Why the Disintegration of Chicago’s Most Iconic Media Brand Is Such a Big Blow to the Windy City

The end of local ownership of the Tribune means the loss of something more

The physical embodiment of a media empire, the Tribune Tower was sold late last year. Getty Images
Headshot of Robert Klara

For 95 years, 435 North Michigan Ave. has cast its imperious, 34-story shadow over the canyons of downtown Chicago. Designed by Raymond Hood and inspired by the Rouen Cathedral, the neo-Gothic skyscraper soars 463 feet into the clouds and wears a crown from the Middle Ages: pinnacles, grotesques, flying buttresses. It is one of those buildings that Chicagoans mention when boasting of the architecture of their city. But in those conversations, 435 North Michigan is rarely the name of the place. For locals—for everyone, actually—the skyscraper goes by its given name: the Tribune Tower.

That’s Tribune as in the Chicago Tribune, in case you needed to ask, but nobody really does. The Windy City’s leading daily newspaper installed its editorial offices high in the tower, and it’s also given its name to the TV and radio stations at street level. The call letters WGN stand for the moniker that Tribune editor and publisher Robert R. McCormick applied to his beloved broadsheet in the years after World War I: the “World’s Greatest Newspaper.”

But these days, it’s hard to find anyone that confident about the Tribune, and a quaver of uncertainty has crept into the voices of Chicago media watchers. There is good reason. After decades of reporting the news, the Windy City’s once-great multimedia empire has generated stories about itself for a change, and none of them is especially encouraging.

The Tribune Tower circa 1925, shortly after it opened
MPI/Getty Images

The right-leaning media empire Sinclair plans to take over the extensive holdings of Tribune Media, a move that would mean, among other things, that the programming of the beloved local WGN television and radio stations would be dictated from … Baltimore. That news came on the heels of Tribune Media’s announcement that it had sold off the Tribune Tower to L.A.-based developer CIM Group, a move likely to kick the Chicago Tribune out of the landmark the newspaper made famous.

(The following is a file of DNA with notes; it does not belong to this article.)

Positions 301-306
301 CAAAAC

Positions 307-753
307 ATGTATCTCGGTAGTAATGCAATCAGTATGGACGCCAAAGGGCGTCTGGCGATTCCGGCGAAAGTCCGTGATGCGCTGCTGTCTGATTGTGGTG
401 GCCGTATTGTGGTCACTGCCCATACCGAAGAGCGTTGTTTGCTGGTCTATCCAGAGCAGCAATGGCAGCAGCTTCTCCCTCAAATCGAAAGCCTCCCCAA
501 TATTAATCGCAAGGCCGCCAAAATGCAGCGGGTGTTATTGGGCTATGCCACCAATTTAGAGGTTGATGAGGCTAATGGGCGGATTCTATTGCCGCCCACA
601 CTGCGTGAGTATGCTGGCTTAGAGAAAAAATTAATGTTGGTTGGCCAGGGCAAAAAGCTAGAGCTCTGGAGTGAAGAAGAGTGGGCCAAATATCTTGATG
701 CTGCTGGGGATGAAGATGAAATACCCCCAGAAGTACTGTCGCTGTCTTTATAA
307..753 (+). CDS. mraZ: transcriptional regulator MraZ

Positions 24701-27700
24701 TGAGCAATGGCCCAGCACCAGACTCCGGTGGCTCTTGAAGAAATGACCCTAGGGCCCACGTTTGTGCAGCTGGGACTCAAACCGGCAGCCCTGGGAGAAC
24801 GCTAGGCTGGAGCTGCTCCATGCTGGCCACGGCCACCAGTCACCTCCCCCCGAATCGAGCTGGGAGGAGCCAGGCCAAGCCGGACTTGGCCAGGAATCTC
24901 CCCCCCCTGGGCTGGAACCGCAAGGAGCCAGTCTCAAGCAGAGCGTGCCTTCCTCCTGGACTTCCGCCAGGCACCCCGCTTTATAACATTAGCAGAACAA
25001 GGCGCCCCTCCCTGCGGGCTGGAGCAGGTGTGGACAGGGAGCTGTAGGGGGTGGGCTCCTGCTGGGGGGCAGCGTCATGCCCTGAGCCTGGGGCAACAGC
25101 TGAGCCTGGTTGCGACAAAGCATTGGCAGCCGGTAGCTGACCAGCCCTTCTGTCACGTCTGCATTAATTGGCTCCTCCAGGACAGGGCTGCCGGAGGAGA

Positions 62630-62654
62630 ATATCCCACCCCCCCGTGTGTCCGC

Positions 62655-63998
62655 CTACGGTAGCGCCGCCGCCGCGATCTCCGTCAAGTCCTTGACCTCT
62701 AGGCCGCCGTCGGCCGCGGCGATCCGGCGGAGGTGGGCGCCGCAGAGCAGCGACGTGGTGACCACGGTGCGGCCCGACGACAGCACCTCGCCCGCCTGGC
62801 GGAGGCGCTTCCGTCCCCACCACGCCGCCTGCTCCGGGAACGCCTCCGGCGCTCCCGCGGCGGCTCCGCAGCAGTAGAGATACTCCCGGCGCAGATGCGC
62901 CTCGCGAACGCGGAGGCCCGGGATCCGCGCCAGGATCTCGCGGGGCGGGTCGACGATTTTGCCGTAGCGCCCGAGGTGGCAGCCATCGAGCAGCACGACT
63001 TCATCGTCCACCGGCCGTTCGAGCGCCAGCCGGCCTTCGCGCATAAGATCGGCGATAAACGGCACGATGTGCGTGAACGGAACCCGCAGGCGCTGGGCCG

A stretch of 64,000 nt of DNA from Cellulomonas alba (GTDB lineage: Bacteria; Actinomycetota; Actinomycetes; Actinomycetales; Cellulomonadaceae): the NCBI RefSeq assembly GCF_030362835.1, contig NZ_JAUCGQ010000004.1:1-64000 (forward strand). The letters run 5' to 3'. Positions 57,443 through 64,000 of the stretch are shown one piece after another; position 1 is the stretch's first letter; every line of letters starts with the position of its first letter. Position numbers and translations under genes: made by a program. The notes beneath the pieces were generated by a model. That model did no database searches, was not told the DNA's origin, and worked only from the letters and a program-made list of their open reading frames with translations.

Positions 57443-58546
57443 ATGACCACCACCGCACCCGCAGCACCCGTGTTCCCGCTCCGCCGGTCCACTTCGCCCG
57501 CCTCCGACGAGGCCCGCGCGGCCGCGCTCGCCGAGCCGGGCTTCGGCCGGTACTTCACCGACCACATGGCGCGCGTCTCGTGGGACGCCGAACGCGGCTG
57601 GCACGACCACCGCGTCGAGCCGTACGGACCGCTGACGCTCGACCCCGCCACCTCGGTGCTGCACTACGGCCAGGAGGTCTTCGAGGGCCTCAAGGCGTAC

And what of that newspaper? As of last year, Tribune Publishing isn’t even called Tribune anymore. It’s now known as Tronc. And last month, Tronc announced its intent to purchase the Chicago Sun-Times, which some fear will put an end to the sort of reporting rivalry among newspapers that makes any city great.

Of course, acquisitions and consolidations are nothing new, especially not in the restless realm of publishing and media. But to some, the ramifications of these recent developments—and the Sinclair deal especially—go well beyond just another business story. They get to the heart of what it means when revered cultural institutions break apart and come under the control of outsiders. And while there are few outward signs of change yet—the Tribune is still in print, and WGN is still on the air—there is a sense that Chicago is losing something important.

“I haven’t seen anything approaching this kind of public sentiment since Marshall Field’s was bought by Macy’s—and that was 2005,” said Robert Feder, a journalist who’s covered his home city since 1980 and blogs under the auspices of the Daily Herald. When Macy’s bought Chicago’s legendary department store and then (to great public uproar) changed its name, Feder said, “there was a real sense that part of the cultural fabric of the city was being lost.” And now, with Sinclair likely to swallow Tribune Media, “there are some similarities.”

The issue, Feder added, goes beyond consolidation per se. “It’s about what happens when consolidation takes over important, iconic, cultural and civic and business institutions in the community,” he said.

And there’s more. If Tribune Media slips into the maw of Sinclair; if the Sun-Times becomes a unit of Tronc; if Tribune Tower becomes just another swank downtown shopping destination (possibly shedding the Tribune name altogether), it will mean that the once seemingly impervious Tribune Company will essentially disappear for good. And if that happens, some say, Chicago will lose more than just another corporate name. It will suffer a loss of pride, another psychological wound that the cities of the Rust Belt, unfortunately, are all too accustomed to nursing.

A long and fractious road

The Tribune Company’s troubles are hardly recent. A decade ago, real estate mogul Sam Zell led an $8.2 billion leveraged buyout of the corporation that 617 chaos-filled days later wound up in bankruptcy court. Nine months after that, in October of 2009, the beleaguered Tribune sold off Wrigley Field and the Chicago Cubs, ending a relationship that began in 1981 and the golden age of sportscaster Harry Caray calling Cubs games over WGN’s air. Yet, despite its fiscal woes and the loss of the Cubs, at least the hapless company was still the Tribune Company, one of the most powerful multimedia corporations in America, anchored in a tower of Indiana limestone on North Michigan Avenue that made it Chicago’s own.

But that changed on July 20, 2013, when Tribune split itself down the middle. The print side of the business (most notably the Tribune, but other papers it owned like the Los Angeles Times and the Baltimore Sun) was spun off into a new entity called the Tribune Publishing Company. The assets that remained—among them, 42 local TV stations, an interest in the Food Network and real estate holdings that included the Tribune Tower—became Tribune Media.

Harry Caray singing "Take Me Out to the Ball Game" from his TV booth in 1989
Bernstein Associates/Getty Images

@UpperEastRob robert.klara@adweek.com Robert Klara is a senior editor, brands at Adweek, where he specializes in covering the evolution and impact of brands.